Last Updated: 2/20/17
"Missing plant? I didn't do it!" A doe who was eating leftover squirrel food I dumped out by the pool on 8/18/07. I was outside with her and maybe 15 feet from her.
Deer and Ponds
Dealing with Deer Eating Plants
Photos and Videos of Our Deer
We have about a dozen year-round deer on our five acres. At times, we are frustrated because they get into all sorts of trouble including eating all our favorite plants, flowers, and "deer-proof" plants, leaving hoof prints in the mulched beds, and standing in the ponds. The only way we have found that works to keep them off plants is to physically cage them with circular cages of dog fence or chicken wire. The deer have yet to puncture any of the pond liners. This is the major pond-related concern about deer. My large pond has pea gravel in the shallows to dissipate the weight if a deer steps in there. In areas with many deer, it is a good idea to either cover the liner with gravel or dirt or to perhaps use an extra strong liner.
One doe I named My Girl follows me around and eats the extra turkey food. Her yearling son and daughter and new fawns come as well. I can recognize at least half a dozen individual deer and tell you about them. Most of the time, the deer (yes, even bucks who could gore me) and I ignore each other since we are so comfortable with each other. I can get within 3-5 feet no problem. The deer are very sweet and have individual personalities. They eat everything. Nonetheless, I love the deer. If you cannot guess, I vehemently oppose lethal methods to control their overpopulation. It is not their fault that their natural predators (wolves, mountain lions, black bears, etc.) were obliterated. They just want to eat like the rest of us.
For a funny deer story, see my pond stories page.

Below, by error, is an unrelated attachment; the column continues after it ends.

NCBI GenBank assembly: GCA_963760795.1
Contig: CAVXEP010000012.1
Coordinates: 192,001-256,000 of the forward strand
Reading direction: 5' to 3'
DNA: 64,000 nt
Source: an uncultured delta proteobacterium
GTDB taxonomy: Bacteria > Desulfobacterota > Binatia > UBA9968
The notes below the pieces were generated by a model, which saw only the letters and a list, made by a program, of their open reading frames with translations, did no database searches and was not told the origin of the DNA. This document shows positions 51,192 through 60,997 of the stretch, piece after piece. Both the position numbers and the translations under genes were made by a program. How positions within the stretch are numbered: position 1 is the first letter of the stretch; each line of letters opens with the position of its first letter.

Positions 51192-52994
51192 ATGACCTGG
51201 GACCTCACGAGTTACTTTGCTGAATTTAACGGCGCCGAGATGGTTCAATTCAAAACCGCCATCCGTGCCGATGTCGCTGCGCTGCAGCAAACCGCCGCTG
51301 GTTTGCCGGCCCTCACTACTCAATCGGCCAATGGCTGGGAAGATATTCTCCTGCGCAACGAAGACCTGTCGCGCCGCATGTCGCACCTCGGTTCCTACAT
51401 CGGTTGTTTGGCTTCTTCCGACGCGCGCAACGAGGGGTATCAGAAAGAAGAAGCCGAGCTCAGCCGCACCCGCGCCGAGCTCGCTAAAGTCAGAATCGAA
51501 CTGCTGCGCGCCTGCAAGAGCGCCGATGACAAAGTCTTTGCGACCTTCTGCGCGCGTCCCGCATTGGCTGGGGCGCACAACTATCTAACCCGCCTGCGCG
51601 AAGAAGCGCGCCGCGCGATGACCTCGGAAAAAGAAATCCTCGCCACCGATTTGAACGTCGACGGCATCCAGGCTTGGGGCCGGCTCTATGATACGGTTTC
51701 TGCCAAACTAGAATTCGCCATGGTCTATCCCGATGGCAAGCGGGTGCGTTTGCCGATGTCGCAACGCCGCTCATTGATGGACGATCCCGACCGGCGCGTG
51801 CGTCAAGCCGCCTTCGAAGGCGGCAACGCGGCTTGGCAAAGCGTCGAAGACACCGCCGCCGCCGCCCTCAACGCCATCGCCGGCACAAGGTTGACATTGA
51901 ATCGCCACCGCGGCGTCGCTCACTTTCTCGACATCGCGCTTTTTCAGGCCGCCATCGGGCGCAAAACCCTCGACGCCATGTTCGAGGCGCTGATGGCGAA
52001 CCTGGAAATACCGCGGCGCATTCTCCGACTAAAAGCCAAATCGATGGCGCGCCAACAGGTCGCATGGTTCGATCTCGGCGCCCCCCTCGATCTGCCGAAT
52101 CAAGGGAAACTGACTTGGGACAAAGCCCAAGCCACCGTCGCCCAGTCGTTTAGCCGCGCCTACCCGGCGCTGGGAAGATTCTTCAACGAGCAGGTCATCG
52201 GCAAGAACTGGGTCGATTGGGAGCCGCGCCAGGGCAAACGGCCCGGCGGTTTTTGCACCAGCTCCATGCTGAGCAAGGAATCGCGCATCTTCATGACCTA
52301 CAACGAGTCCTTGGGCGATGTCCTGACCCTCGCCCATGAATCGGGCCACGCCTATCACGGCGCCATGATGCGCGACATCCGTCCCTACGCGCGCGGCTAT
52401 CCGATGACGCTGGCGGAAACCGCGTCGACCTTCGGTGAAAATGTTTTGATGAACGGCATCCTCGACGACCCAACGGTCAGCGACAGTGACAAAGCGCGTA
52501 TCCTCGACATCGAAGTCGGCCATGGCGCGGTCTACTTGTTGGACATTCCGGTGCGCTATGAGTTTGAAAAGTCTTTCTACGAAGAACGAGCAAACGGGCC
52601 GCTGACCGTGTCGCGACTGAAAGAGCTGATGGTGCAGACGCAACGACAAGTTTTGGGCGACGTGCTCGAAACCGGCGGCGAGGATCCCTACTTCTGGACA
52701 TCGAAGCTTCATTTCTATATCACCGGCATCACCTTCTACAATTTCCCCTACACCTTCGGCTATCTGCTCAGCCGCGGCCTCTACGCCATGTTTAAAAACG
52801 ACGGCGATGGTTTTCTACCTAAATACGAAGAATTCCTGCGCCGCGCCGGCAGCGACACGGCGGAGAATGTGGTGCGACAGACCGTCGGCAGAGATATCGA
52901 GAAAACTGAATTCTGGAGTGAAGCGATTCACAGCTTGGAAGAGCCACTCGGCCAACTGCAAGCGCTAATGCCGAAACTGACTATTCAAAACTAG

I will write this section later on how to protect gardens from deer and maybe add some lists of plants our deer like and do not like to eat. We have a lot of deer so it is harder for our plants to survive. I have found that the deer will eat or try most any plant. Fawns will pluck flowers off of daffodils but aside from that, daffodils, lavender, invasive weed grass we do not want, catmint, and catnip are the only plants we have that the deer do not eat (that I can think of at this exact moment!). The following plants were supposed to be deer proof but the deer eat them for sure: forsythia, inkberry holly, peonies, holly, and many more. Most of our small trees, shrubs, and some perennials are now protected with vinyl-coated dog fencing made into cages and anchored into the ground with sod staples which are metal u-shaped things. Favorite deer foods include tulips and azaleas but they will basically eat anything. The rare tree that makes it into a larger seedling then has to deal with the bucks rubbing their antlers up and down it. With our plants, we basically leave them in cages forever so the plants are all stunted. Our original forest (that grew up back when there were fewer deer) is now (2007) 30 years old and has trees that are large and adult. It is the understory that does not really exist except for some invasive, non-native species. If they were removed (yeah, like I have the time!), there would be nothing but mud..